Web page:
By Raghuram G. Rajan
An alien who visited Earth in the mid-1980s and came back today would see one clear difference: far more people in public spaces ignoring the world around them and staring at a small rectangular device, what she would come to learn is called a “smartphone.” Soon, the smartphone may be replaced by a device implanted in our body that connects with our mind and provides instant access to both computing power and enormous databases. Computer-enhanced humans are no longer the realm of science fiction. The information and communications technology (ICT) revolution has fundamentally changed what we spend time on, how we interact with one another, what work we do and where we do it, and even how people commit crime. Most importantly, it has upset the balance between the three pillars—the state, markets, and the community.
The ICT revolution has not just followed the course of previous revolutions by displacing jobs through automation; it has also made it possible to produce anywhere and sell anywhere to a greater degree than ever before. By unifying markets further, it has increased the degree of cross-border competition, first in manufacturing and now in services. Successful producers have been able to grow much larger by making where it is most efficient. This has created spectacular winners, but also many losers.
The technology-assisted market has had widely varying effects across productive sectors in a country. Some of the effects stem naturally from technological change, and some stem from the reactions of people and companies to it. Indisputably, it has raised the premium on human capabilities. As a result, some well-educated communities in big cities have prospered, while communities with moderately (typically high-school-) educated workers in semirural areas dominated by manufacturing often have not. More generally, as with past technological revolutions, the need for people to adapt has come rapidly, before the benefits have spread widely. Indeed, the communities that are required to adapt the most, as always, are the communities that have been experiencing the greatest adversity, and have the least resources to cope.
The antistate ideology that gained momentum beginning in the late 1970s has not been inconsequential. While the withdrawal of the state induced more competition in markets that were deregulated, it also allowed the acquisition of rents by the few and the relative shrinkage of opportunity for the many. Technology-induced inequality and human-induced inequality have built on each other.
The shift in attitudes was best epitomized in a new paradigm to guide corporate behavior, the principle of shareholder value maximization, which focused the corporation’s energy on enhancing value for a narrow class of investors. By and large, this has moved corporations toward greater efficiency and away from vague notions of doing social good, yet it has also undermined their public support by legitimizing actions the community believes are grossly unfair. Corporations have compounded their political vulnerability by attempting to enhance profits, not just by building a better mousetrap, but by influencing rules and regulations in their favor. As a result, not only is the private sector more dependent today on state benevolence to sustain such anticompetitive barriers, which make it a less effective counter to state power; it is also less likely to enjoy broad public support if the state moves against it because it is seen as part of the crony swamp.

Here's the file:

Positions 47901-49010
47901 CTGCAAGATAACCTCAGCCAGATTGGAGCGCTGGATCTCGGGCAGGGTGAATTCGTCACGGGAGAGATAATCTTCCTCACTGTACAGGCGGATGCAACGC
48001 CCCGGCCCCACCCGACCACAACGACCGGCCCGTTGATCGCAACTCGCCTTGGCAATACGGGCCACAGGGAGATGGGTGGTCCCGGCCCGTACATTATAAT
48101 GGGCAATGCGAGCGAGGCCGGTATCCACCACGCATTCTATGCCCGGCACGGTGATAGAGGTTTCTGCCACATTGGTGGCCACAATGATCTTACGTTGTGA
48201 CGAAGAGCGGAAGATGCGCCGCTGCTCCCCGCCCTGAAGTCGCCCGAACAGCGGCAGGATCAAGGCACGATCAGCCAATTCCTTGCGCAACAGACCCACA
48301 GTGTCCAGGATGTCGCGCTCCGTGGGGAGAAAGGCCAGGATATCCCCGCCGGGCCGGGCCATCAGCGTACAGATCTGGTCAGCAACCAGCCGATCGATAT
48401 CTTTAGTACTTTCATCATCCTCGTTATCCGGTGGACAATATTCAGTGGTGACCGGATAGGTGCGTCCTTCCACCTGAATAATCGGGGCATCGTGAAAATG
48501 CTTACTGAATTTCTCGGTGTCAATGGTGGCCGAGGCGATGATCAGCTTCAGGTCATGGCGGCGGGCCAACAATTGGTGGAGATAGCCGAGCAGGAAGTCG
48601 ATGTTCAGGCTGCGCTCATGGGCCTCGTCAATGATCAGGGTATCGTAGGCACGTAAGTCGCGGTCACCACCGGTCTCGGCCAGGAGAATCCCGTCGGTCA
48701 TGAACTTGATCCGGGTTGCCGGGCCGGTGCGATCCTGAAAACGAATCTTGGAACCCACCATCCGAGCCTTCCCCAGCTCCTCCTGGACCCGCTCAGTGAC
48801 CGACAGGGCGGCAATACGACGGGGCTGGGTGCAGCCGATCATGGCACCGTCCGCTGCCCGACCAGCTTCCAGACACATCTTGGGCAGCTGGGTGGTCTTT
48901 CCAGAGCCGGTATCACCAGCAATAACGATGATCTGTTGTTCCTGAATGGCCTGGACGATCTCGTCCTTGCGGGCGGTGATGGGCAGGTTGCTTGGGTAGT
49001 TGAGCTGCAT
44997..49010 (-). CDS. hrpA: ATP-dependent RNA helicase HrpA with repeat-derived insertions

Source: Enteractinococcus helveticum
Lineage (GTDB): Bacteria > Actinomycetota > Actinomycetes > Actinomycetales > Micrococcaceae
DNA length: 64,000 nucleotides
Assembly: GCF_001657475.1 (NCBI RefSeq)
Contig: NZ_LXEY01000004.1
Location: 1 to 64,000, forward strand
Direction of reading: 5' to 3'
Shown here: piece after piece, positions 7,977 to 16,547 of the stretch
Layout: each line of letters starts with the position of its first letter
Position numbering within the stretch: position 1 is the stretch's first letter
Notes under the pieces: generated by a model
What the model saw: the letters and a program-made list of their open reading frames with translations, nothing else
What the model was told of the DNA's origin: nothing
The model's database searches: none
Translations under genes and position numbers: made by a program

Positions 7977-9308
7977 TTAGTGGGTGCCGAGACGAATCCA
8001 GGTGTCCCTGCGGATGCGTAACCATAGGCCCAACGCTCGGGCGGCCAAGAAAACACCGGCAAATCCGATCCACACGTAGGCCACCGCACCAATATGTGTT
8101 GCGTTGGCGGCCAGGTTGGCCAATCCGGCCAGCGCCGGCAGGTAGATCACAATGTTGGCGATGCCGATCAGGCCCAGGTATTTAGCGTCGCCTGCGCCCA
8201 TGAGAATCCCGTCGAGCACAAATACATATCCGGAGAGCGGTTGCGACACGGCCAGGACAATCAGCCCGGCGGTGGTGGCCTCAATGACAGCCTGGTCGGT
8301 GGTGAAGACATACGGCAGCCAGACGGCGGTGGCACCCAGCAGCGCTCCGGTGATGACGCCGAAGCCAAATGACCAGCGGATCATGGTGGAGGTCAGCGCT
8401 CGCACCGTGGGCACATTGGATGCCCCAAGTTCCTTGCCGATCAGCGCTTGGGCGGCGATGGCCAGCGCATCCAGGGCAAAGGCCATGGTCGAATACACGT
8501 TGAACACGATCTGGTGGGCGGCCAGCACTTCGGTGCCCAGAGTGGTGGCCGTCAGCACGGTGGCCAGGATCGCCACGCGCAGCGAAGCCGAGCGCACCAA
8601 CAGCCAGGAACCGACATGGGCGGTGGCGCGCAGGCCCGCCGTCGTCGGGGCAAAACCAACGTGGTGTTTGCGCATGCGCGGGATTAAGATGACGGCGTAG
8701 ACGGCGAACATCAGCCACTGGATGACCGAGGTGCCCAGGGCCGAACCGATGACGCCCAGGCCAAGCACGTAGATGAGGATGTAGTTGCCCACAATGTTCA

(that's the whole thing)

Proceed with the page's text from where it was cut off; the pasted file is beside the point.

Another important consequence of the ICT revolution is that, by enhancing the wage premium that goes to those with strong capabilities, it has strained community cohesion. To build the capabilities in their children that the market demands, people who have the income and the choice are tempted to move out of mixed or declining communities into communities of people like themselves. This is a phenomenon that can be seen in the United States, but it is also happening elsewhere. While the truly rich have always lived apart, the upper middle class has also been pushed to secede into its own enclaves. Even as job opportunities become more unequal, economic diversity within communities has fallen while diversity between them has increased. This sorting of human capital across communities has increased the inequality in access to the capabilities necessary to compete in the market.
Raghuram Rajan on how markets and the state leave the community behind
Inequality, not just in economic outcomes but in opportunities, has therefore become an enormous problem. In the US, it shows up between residents of big cities or rich suburbs and small, economically devastated rural towns; between workers in big, young, successful service companies and small, older, struggling manufacturing ones; and between the top earners and the rest. The roots of this inequality lie not only in technological change, but also in the failure of the community and the state to balance and modulate markets.